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The longest swing bridge in Europe connects both sides of the port for cars, pedestrians and cyclists, Source: Port Antwerp-Bruges

Largest swing bridge in Europe opened at the new Antwerp-Bruges port

Largest swing bridge in Europe opened at the new Antwerp-Bruges port

Apart from car lanes, the 130-metre-long structure also features a 4-metre-wide bike lane

Last week, port authorities in the new joint Antwerp-Bruges inaugurated the longest swing bridge in Europe. The bridge construction took an investment of 34 million euros. It was completed during the pandemic and now boasts an impressive length of 130 metres, a passage width of 55 metres and a bike path wide 4 metres.

The new infrastructure was aimed at improving the connections between the outer and inner harbours at Zeebrugge, while the moving parts of the bridge would allow large sea-bound vessels to access the inland portions of the port.

During the inauguration ceremony, the mayor of Bruges, Dirk De Fauw, invited both local residents, port staff and bridge enthusiasts to cycle over it for the first time. He explained that the bridge was an important addition to cycling infrastructure both in Bruges and in the port.

This is because it forms an integral part of a six-kilometre bike route, leading to the port which will enable sustainable commutes from Bruges both to Zeebrugge and the Belgian coast.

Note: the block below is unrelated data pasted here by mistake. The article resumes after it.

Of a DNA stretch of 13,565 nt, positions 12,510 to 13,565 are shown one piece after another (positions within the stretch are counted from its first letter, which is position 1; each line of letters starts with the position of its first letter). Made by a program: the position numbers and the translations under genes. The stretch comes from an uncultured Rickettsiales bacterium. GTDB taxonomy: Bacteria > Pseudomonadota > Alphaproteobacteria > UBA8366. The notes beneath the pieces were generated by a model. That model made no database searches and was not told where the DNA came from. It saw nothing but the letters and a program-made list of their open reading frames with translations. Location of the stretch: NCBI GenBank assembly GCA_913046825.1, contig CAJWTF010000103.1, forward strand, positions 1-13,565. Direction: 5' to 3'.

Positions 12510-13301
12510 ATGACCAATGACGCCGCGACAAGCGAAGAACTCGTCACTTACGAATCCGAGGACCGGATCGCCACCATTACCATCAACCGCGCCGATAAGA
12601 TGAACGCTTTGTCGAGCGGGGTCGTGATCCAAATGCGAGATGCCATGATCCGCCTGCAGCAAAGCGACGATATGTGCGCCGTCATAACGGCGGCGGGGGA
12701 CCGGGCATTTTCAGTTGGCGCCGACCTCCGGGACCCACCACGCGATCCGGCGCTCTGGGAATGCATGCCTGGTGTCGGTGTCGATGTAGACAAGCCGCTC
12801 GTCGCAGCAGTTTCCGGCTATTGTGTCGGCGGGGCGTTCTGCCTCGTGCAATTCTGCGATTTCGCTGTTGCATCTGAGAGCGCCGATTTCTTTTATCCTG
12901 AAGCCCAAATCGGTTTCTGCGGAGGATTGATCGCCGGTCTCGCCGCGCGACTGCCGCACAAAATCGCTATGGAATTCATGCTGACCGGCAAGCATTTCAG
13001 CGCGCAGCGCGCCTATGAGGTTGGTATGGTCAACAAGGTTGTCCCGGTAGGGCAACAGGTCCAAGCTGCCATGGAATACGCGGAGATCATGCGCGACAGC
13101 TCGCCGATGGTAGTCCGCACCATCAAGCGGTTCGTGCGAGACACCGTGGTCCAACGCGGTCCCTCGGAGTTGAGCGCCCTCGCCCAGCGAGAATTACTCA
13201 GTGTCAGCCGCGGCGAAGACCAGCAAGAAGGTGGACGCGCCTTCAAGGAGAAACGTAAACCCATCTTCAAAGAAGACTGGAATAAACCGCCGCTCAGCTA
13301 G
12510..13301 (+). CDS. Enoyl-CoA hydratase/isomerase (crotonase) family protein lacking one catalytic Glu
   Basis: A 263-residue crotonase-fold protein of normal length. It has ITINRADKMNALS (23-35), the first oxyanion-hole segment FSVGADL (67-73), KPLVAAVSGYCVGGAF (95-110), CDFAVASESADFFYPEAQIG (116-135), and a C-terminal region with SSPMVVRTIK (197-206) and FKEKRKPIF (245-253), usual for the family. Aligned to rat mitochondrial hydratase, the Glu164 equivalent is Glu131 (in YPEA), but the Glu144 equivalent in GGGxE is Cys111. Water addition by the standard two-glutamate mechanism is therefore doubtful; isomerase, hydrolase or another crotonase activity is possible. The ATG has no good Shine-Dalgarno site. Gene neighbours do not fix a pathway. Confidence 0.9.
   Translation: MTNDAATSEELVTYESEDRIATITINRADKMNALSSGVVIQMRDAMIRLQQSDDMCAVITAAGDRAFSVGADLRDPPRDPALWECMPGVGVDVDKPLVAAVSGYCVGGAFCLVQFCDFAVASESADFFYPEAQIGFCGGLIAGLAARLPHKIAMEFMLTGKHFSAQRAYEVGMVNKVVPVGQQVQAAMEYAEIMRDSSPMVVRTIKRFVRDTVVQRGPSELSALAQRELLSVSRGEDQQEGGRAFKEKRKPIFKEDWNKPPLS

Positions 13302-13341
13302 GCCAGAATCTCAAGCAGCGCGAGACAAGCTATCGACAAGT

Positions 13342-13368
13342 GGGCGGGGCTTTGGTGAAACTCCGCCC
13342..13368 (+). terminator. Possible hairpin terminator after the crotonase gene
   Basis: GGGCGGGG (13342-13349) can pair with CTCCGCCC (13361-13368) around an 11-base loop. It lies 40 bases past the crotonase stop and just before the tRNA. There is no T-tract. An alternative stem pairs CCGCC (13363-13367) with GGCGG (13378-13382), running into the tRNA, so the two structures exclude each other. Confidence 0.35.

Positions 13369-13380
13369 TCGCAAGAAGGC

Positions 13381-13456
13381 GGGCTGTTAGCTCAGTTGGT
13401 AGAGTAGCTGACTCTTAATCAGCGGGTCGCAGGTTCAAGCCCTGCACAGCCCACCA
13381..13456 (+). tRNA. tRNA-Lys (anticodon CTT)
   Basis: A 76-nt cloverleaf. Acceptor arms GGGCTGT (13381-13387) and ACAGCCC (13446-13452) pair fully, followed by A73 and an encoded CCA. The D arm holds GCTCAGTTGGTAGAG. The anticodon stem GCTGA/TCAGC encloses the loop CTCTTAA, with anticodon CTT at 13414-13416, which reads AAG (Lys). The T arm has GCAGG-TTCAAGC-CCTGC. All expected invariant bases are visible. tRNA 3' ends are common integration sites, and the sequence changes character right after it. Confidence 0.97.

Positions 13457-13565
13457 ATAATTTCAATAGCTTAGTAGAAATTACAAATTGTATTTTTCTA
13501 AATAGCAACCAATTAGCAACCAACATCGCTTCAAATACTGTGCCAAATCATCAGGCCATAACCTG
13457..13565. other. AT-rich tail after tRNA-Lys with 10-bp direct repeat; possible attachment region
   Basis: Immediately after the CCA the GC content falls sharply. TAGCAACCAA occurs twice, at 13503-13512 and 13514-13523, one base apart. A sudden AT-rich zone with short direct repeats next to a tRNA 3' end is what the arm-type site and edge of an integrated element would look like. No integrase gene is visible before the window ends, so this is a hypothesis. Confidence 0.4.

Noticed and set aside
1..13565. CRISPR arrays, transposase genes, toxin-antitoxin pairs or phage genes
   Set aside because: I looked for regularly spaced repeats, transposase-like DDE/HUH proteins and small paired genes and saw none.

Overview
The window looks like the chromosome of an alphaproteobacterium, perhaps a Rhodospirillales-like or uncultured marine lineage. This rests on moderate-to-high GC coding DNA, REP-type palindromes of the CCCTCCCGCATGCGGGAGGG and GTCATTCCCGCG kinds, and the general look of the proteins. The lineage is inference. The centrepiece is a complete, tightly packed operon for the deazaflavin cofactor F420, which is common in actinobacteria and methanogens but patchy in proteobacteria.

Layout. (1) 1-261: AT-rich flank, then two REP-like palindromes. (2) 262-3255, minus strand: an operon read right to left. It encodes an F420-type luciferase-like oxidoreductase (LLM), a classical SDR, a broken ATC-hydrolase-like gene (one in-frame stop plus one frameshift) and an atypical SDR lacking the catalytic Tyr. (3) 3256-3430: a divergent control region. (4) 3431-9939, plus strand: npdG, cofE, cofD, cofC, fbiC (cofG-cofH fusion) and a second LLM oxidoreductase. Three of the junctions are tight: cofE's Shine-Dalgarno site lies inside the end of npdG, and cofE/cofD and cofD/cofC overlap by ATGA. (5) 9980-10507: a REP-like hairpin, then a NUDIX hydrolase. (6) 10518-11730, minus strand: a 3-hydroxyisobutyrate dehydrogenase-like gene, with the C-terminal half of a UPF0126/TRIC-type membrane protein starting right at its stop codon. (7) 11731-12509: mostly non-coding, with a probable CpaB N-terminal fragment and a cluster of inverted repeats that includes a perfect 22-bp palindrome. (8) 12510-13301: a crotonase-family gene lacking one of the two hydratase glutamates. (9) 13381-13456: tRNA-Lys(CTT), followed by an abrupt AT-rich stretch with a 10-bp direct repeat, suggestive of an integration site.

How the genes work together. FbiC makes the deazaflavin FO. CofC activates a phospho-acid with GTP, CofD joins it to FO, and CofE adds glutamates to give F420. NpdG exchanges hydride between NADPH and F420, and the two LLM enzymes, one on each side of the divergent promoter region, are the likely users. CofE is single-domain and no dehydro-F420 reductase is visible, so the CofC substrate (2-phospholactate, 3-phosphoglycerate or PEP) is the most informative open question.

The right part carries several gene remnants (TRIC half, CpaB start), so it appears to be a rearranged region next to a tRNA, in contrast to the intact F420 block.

One of the largest export hubs in Europe

At the end of April, authorities in Bruges and Antwerp announced that the cities signed a landmark shareholders’ merger agreement for the two ports. The new Antwerp-Bruges port is supposed to become a global trading hub for moving goods.

Work on the merger started back in early 2021 and when it was complete, Antwerp-Bruges accounted for 74,000 direct and 90,000 indirect jobs. Furthermore, it accounted for 21 billion euros of income for Belgium or about 4.5% of the country’s entire GDP.

These figures make it the largest economic engine in Belgium and put it among the largest European export ports, the largest vehicle transhipment ports and the largest integrated chemical clusters on the continent. On top of that, the port of Antwerp-Bruges has a robust climate strategy, that aims to combine a strong economic output with sustainability goals.

According to a statement by the city of Bruges, by 2025, the port will be capable of capturing 2.5 million tons of CO2 from local industry, that could be stored and eventually reused.  At the same time, by 2028, the port aims to be able to receive the first green hydrogen shipments. The bid for expanding hydrogen includes providing pipe infrastructure between the two cities, that would then connect Belgium with the rest of Europe. 

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